- Not quite sous vide temperatures, but they'll do fine.
Could an Easter weekend be any nicer? Sure, there was a pesky tornado warning Sunday and Culpeper and Anne Arundel were pelted with hail, but D.C. proper defeated this foul onslaught like a bitey Caps' player fending off the New York Rangers. Under sun-splashed skies, anglers spider-webbed the Potomac with fishing line; the region's trails were teeming with bicyclists, their teeth gritty from newly arisen insect clouds. Just vegging out to sitcoms with the A/C cranked was scrumptious.
And this warm streak isn't over by damn sight. Temperatures are expected to surpass 80 degrees during each of the next three days. It might be a wet 80 degrees at times, either due to rainstorms or hot, soggy air that feels like dog breath. Expect meteorologists this week to be dusting off that summery term, “humidity.” Oh look – ABC7's Steve Rudin already has. “People will definitely notice a lot more humidity in the air. It will feel a lot more sticky,” he says.
A cold front is stalling over southern Pennsylvania, pushing warm air our way. Monday will likely be the crescendo in this mini heat wave, with high temperatures wavering between 82 to 87 degrees. If we hit that upper ceiling the heat will be 18 degrees above the average max. There's a chance that a thunderstorm could shadow the Shenandoah Valley but D.C. looks to avoid it at this point. (Latest forecast here.) The warmth loses some of its grip on the region Tuesday and Wednesday, but only by a few degrees. Then a cold front rushes through, probably on Thursday, a disharmonious chord that will dislodge the fevered temperatures and summon the threat of powerful thunderstorms.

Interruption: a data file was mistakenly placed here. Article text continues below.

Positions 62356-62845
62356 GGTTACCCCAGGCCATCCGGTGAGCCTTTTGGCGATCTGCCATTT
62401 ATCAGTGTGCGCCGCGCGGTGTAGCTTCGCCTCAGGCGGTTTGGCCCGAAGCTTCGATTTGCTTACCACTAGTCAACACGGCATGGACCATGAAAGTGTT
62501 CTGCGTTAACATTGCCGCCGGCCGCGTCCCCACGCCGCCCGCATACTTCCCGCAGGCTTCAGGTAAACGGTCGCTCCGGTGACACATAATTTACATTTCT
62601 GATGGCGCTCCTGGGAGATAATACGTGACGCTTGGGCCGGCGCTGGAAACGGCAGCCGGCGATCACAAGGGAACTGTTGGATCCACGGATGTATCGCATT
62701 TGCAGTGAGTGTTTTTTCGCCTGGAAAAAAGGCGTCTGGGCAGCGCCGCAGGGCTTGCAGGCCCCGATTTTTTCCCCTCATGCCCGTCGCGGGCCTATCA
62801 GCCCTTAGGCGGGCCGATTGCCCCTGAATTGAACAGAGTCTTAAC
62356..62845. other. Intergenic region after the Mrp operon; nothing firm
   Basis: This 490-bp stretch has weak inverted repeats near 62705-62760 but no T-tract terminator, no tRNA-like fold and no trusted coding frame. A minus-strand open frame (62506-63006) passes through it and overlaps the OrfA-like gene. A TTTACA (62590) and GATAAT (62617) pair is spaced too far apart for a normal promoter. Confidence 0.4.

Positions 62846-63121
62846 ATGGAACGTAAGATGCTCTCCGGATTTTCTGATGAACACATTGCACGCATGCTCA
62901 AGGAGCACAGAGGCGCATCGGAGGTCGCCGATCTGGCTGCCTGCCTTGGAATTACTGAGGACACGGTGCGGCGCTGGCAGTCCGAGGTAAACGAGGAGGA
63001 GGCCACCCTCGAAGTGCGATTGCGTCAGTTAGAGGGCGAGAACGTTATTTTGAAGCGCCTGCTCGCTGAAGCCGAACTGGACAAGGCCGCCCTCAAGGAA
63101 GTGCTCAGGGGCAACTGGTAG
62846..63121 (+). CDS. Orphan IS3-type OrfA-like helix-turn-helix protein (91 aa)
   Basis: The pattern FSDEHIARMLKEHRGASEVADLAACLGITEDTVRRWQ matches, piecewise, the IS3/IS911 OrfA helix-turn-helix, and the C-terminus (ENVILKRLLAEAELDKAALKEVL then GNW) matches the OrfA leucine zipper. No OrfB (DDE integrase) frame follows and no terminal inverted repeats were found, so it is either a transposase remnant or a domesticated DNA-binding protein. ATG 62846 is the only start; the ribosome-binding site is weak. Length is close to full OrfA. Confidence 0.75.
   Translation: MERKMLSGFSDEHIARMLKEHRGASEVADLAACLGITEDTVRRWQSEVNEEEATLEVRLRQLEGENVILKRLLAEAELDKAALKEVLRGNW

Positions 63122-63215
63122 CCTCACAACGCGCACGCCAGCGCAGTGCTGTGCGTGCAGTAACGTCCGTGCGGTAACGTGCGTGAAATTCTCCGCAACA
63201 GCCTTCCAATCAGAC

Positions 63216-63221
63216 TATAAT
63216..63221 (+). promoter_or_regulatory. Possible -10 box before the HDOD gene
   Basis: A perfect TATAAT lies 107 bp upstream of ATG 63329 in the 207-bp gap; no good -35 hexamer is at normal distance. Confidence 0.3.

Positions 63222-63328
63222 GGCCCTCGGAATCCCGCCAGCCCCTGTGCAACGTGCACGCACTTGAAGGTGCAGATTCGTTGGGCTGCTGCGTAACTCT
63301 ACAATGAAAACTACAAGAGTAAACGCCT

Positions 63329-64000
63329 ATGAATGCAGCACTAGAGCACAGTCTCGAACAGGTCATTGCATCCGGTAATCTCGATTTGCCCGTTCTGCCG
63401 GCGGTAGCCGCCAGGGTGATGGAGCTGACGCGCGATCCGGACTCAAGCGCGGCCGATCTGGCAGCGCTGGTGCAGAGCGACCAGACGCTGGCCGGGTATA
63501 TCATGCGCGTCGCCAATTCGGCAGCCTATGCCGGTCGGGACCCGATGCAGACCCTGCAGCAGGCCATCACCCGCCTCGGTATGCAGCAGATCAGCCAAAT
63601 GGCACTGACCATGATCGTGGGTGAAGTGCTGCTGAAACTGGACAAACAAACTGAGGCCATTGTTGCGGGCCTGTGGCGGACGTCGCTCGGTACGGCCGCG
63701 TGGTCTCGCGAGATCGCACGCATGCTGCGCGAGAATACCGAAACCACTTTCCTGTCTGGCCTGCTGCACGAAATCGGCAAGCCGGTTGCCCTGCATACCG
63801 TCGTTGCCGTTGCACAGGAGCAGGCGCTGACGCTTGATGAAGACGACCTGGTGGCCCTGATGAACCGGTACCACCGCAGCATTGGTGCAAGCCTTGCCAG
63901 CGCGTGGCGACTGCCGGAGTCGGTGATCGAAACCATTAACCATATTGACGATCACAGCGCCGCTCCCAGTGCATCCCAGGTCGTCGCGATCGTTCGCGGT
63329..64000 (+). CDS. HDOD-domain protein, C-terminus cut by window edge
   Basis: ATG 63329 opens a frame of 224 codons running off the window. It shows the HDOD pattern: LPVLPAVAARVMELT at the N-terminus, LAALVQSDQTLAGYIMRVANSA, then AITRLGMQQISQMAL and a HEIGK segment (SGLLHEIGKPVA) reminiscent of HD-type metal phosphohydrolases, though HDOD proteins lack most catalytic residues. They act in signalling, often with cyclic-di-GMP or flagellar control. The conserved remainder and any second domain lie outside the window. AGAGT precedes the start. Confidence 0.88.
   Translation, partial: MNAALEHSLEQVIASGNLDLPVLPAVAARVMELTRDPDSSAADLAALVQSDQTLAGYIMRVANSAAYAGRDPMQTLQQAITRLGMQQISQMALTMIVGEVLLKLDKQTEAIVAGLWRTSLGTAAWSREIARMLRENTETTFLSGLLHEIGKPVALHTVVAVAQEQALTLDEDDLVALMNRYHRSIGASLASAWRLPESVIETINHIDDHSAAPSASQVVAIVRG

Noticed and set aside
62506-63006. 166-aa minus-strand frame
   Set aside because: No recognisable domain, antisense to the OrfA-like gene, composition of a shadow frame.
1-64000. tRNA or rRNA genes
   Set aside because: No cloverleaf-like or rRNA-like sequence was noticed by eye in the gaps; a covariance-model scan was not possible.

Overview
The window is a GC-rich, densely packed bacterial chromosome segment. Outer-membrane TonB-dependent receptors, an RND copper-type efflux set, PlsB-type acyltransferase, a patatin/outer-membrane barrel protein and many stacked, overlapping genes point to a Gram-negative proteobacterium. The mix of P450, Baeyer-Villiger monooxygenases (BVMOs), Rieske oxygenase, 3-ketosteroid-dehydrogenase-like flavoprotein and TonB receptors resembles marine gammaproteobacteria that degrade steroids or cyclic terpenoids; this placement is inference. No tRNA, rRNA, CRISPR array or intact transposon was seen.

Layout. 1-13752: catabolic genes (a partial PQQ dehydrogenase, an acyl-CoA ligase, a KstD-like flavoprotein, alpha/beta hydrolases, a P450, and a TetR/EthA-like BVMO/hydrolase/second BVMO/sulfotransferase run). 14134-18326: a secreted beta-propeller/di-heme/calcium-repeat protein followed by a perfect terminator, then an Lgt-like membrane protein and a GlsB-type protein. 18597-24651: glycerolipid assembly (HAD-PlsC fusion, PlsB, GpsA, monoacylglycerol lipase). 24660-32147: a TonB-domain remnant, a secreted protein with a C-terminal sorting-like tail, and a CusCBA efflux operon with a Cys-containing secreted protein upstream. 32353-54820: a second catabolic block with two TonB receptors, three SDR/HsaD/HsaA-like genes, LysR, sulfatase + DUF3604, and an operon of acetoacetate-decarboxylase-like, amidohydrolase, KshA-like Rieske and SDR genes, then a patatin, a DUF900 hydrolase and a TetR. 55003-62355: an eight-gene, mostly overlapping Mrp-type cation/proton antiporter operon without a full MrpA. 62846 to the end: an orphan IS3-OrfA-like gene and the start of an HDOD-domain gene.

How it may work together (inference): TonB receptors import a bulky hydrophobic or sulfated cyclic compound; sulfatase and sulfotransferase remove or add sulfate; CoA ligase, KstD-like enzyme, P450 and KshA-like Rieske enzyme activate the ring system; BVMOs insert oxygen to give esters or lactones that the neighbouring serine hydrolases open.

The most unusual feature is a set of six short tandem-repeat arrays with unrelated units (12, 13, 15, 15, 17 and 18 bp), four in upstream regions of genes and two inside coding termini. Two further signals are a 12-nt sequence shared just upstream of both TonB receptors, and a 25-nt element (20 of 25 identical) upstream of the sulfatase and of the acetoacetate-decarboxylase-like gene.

So enjoy this weather while it lasts. If you're having any trouble doing that, perhaps this January post from Arlington's biking forums will make you appreciate what we got:
6.8°F at the house when I left this morning at 0545. Roughly 5.2°F out on the W&OD trail via. my Kestrel meter, and 12°F according to the bank clock in McLean at 0700. When I arrived, my helmet straps were ice, my facemask was white with ice, and for the first time ever, the INSIDE of my jacket was ice. That's right, my sweat froze to the inside of my jacket. Winter commuting is like a daily science experiment isn't it!